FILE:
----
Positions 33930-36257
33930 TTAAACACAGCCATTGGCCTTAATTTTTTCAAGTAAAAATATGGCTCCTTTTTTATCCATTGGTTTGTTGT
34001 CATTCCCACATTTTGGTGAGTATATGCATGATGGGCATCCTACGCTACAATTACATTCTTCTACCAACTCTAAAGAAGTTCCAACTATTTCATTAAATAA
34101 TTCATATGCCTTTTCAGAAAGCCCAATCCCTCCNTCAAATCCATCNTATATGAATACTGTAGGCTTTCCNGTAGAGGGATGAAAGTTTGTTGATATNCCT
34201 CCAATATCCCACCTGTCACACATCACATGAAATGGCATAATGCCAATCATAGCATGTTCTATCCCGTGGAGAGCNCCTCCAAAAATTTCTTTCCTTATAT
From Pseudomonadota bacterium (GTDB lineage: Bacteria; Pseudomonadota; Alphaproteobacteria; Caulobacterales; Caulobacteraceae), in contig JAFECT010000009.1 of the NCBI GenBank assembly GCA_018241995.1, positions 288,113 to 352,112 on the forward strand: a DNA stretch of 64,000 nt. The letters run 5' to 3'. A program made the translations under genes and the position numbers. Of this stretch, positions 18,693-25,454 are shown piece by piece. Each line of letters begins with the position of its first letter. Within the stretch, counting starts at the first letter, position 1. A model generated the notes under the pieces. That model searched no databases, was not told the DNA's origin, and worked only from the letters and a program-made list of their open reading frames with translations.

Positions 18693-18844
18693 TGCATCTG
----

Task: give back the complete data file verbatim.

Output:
Positions 33930-36257
33930 TTAAACACAGCCATTGGCCTTAATTTTTTCAAGTAAAAATATGGCTCCTTTTTTATCCATTGGTTTGTTGT
34001 CATTCCCACATTTTGGTGAGTATATGCATGATGGGCATCCTACGCTACAATTACATTCTTCTACCAACTCTAAAGAAGTTCCAACTATTTCATTAAATAA
34101 TTCATATGCCTTTTCAGAAAGCCCAATCCCTCCNTCAAATCCATCNTATATGAATACTGTAGGCTTTCCNGTAGAGGGATGAAAGTTTGTTGATATNCCT
34201 CCAATATCCCACCTGTCACACATCACATGAAATGGCATAATGCCAATCATAGCATGTTCTATCCCGTGGAGAGCNCCTCCAAAAATTTCTTTCCTTATAT
From Pseudomonadota bacterium (GTDB lineage: Bacteria; Pseudomonadota; Alphaproteobacteria; Caulobacterales; Caulobacteraceae), in contig JAFECT010000009.1 of the NCBI GenBank assembly GCA_018241995.1, positions 288,113 to 352,112 on the forward strand: a DNA stretch of 64,000 nt. The letters run 5' to 3'. A program made the translations under genes and the position numbers. Of this stretch, positions 18,693-25,454 are shown piece by piece. Each line of letters begins with the position of its first letter. Within the stretch, counting starts at the first letter, position 1. A model generated the notes under the pieces. That model searched no databases, was not told the DNA's origin, and worked only from the letters and a program-made list of their open reading frames with translations.

Positions 18693-18844
18693 TGCATCTG